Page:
Innovator and Leader in Radiation Oncology, Eli J. Glatstein, MD, FASCO, Dies

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Eli J. Glatstein, MD, FASCO

Eli J. Glatstein, MD, FASCO

Eli J. Glatstein, MD, FASCO, Morton M. Kligerman Professor, Radiation Oncology, Perelman School of Medicine at the University of Pennsylvania, Philadelphia, made a significant impact on how different cancers are diagnosed and treated. His research improved how physicians stage and treat cancer, especially Hodgkin lymphoma. But it was in the early 1970s, while working at the National Cancer Institute (NCI), that Dr. Glatstein successfully integrated different modalities of cancer treatment by combining radiation oncology with medical oncology, essentially changing the status of radiation oncology within the general cancer community itself.

“During the course of his esteemed career, Eli Glatstein was dedicated both to his patients and to the young physicians under his charge; he was a renowned authority who encouraged new ideas, new approaches, and new thinking,” remarked his long-time friend and colleague, James Metz, MD. Dr. Glatstein died on November 27, 2019, at age 81.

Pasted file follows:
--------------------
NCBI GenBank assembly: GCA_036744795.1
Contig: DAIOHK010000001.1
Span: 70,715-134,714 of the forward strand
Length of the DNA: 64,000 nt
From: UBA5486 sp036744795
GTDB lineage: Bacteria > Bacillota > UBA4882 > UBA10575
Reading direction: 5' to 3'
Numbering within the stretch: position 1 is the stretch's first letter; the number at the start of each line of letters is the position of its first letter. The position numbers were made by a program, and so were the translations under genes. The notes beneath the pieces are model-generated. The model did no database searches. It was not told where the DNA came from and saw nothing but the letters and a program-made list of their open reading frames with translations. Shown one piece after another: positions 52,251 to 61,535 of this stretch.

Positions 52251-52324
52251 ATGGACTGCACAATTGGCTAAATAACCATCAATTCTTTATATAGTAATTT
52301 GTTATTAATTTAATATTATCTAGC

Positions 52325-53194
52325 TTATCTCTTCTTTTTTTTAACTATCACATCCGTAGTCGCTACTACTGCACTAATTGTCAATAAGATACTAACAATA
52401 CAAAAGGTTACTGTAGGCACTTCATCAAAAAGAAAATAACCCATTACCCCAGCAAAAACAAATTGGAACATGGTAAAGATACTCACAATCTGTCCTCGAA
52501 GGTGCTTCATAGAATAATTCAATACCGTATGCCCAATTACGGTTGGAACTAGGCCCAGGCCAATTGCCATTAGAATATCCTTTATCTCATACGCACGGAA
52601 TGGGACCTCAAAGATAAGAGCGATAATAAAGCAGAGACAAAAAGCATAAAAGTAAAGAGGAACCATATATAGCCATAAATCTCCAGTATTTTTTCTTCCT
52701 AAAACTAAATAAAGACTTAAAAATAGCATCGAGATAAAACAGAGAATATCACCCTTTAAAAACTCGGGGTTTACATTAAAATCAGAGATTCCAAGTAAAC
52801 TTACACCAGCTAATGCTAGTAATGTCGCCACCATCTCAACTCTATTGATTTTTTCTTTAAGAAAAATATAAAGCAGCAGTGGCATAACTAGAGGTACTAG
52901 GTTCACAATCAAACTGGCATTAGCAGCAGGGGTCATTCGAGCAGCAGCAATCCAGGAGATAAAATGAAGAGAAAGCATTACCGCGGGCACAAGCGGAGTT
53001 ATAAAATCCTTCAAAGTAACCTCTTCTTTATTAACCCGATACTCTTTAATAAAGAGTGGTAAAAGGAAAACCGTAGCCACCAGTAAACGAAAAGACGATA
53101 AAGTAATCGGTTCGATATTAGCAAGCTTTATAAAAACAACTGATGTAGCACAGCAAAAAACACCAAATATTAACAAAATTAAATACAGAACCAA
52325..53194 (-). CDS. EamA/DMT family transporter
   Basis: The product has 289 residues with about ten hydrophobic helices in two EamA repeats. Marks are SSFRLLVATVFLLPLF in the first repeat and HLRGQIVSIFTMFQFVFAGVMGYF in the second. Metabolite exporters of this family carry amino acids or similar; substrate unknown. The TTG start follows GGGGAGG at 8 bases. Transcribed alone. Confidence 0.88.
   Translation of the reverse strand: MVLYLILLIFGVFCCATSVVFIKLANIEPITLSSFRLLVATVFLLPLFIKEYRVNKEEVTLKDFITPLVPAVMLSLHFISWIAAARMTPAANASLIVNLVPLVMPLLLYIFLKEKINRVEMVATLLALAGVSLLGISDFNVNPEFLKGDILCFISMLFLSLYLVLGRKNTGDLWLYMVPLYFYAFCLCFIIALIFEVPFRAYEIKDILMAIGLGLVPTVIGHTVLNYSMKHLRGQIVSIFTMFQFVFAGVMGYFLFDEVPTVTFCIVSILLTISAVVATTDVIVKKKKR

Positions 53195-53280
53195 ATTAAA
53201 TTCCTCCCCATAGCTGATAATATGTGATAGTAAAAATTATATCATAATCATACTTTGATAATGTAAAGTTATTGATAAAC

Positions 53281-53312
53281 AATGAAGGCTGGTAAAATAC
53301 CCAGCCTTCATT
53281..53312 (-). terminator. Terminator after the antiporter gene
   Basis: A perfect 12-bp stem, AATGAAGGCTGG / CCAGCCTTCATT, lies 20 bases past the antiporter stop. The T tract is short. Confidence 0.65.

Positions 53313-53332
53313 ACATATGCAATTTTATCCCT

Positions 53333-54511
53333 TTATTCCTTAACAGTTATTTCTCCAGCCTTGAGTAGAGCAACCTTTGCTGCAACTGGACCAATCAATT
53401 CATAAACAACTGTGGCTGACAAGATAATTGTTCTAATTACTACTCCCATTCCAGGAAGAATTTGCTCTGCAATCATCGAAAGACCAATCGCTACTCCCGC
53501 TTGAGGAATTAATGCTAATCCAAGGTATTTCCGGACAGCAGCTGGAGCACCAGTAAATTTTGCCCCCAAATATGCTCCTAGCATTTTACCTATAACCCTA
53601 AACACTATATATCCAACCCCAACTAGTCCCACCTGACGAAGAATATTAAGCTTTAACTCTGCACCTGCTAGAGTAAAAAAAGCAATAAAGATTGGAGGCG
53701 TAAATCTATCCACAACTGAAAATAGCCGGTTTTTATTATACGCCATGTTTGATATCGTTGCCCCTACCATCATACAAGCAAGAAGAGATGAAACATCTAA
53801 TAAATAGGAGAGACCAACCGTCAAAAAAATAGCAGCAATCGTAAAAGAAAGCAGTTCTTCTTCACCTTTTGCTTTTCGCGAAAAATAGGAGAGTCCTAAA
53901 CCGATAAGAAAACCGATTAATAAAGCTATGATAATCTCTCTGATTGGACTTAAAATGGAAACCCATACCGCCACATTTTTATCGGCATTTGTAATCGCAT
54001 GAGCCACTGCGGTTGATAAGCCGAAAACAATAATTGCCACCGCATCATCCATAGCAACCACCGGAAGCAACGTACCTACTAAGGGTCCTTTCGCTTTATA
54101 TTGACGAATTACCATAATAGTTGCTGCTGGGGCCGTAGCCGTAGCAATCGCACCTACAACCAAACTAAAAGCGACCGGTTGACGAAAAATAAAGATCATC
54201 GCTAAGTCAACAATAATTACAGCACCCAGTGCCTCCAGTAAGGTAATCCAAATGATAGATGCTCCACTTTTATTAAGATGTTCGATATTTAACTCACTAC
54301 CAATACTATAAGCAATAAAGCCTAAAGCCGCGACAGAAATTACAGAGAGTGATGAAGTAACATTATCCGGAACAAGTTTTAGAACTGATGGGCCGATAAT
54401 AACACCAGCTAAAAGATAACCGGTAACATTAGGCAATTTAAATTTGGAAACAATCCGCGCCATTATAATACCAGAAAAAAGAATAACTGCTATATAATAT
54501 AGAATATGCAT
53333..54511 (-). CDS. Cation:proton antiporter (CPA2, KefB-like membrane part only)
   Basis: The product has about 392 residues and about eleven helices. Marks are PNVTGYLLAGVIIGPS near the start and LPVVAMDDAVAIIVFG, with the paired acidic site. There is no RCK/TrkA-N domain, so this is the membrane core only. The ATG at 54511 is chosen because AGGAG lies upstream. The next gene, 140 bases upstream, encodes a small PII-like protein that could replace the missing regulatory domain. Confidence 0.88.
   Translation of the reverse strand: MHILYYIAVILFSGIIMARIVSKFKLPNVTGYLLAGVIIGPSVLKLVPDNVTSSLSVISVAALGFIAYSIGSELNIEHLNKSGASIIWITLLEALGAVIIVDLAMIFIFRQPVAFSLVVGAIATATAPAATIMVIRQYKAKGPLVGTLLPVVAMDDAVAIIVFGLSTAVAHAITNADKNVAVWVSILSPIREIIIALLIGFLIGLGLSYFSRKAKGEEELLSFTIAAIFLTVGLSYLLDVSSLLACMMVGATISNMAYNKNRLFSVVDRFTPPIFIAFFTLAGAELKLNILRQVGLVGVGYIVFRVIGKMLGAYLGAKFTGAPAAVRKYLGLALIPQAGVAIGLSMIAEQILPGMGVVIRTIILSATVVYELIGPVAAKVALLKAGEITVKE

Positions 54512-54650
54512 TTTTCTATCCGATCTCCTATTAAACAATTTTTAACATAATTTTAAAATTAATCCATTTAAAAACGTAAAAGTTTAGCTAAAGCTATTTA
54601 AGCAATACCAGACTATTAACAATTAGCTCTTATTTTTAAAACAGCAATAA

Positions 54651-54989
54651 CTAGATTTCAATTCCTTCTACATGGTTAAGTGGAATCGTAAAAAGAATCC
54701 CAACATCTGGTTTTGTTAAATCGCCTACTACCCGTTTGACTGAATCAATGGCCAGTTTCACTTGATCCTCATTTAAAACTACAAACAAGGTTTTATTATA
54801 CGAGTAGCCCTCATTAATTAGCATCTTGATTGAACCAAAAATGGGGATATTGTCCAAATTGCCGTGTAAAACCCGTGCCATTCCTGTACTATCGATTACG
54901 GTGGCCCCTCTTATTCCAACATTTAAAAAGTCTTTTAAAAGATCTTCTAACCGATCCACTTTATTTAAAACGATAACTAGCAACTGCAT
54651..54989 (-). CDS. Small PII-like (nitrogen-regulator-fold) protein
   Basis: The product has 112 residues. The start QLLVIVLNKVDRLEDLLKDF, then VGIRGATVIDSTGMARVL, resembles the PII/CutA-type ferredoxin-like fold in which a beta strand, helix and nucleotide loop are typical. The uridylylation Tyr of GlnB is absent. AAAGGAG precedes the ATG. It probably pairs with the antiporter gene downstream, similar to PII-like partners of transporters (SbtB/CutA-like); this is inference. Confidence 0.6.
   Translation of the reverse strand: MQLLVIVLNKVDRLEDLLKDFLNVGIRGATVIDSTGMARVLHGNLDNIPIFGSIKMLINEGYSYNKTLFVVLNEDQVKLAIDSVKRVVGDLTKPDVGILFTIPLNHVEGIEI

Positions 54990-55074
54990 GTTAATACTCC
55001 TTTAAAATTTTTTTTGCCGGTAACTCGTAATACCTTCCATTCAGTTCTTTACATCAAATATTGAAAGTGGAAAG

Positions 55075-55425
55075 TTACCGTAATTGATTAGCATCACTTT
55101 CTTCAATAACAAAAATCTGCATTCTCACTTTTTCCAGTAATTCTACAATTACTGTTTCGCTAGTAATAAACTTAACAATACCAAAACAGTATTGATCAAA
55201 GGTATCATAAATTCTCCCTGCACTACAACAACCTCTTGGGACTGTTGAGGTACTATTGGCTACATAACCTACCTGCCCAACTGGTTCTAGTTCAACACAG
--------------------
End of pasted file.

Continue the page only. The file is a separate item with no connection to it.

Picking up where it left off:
Small-Town Upbringing

Dr. Glatstein was born and reared in Muscatine, Iowa, a town of some 20,000 people stretched along the lip of the Mississippi River. Muscatine is known as the “Watermelon Capital of the World,” a sobriquet that reflects the rural nature of the county it inhabits. During an interview conducted for the American Society for Radiation Oncology website, he explained that from a young age, he was bound and determined to be a doctor. “I’d been generously tutored, so to speak, by a family physician who took interest in me, and his son was my best friend, so we got along very well. And it just sort of followed that that’s what I wanted to do.”

After graduating from high school, Dr. Glatstein earned his undergraduate degree with highest honors in general science from the State University of Iowa. He immediately went on to receive his MD from the Stanford University School of Medicine in 1964, followed by a medical internship in internal medicine at New York Hospital.

I’d like to be remembered as someone who said what he thought and said it honestly. I think I’ve tried to do that.
— Eli J. Glatstein, MD, FASCO

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Dr. Glatstein originally decided to begin studying to be a pathologist. He applied to the pathology program, was accepted, and had planned to attend the Mallory Institute of Pathology in Boston, until he was drafted into the U.S. Army in 1964. He was awarded the Bronze Star for his efforts during active combat in the Vietnam War.

After his tour of duty in Vietnam, Dr. Glatstein followed his instincts and returned to Stanford University, enrolling in the general radiology program. “I happened to start off on radiation oncology and, by the end of the first day, I was hooked,” Dr. Glatstein recalled in an interview for the ASCO Daily News in 2010.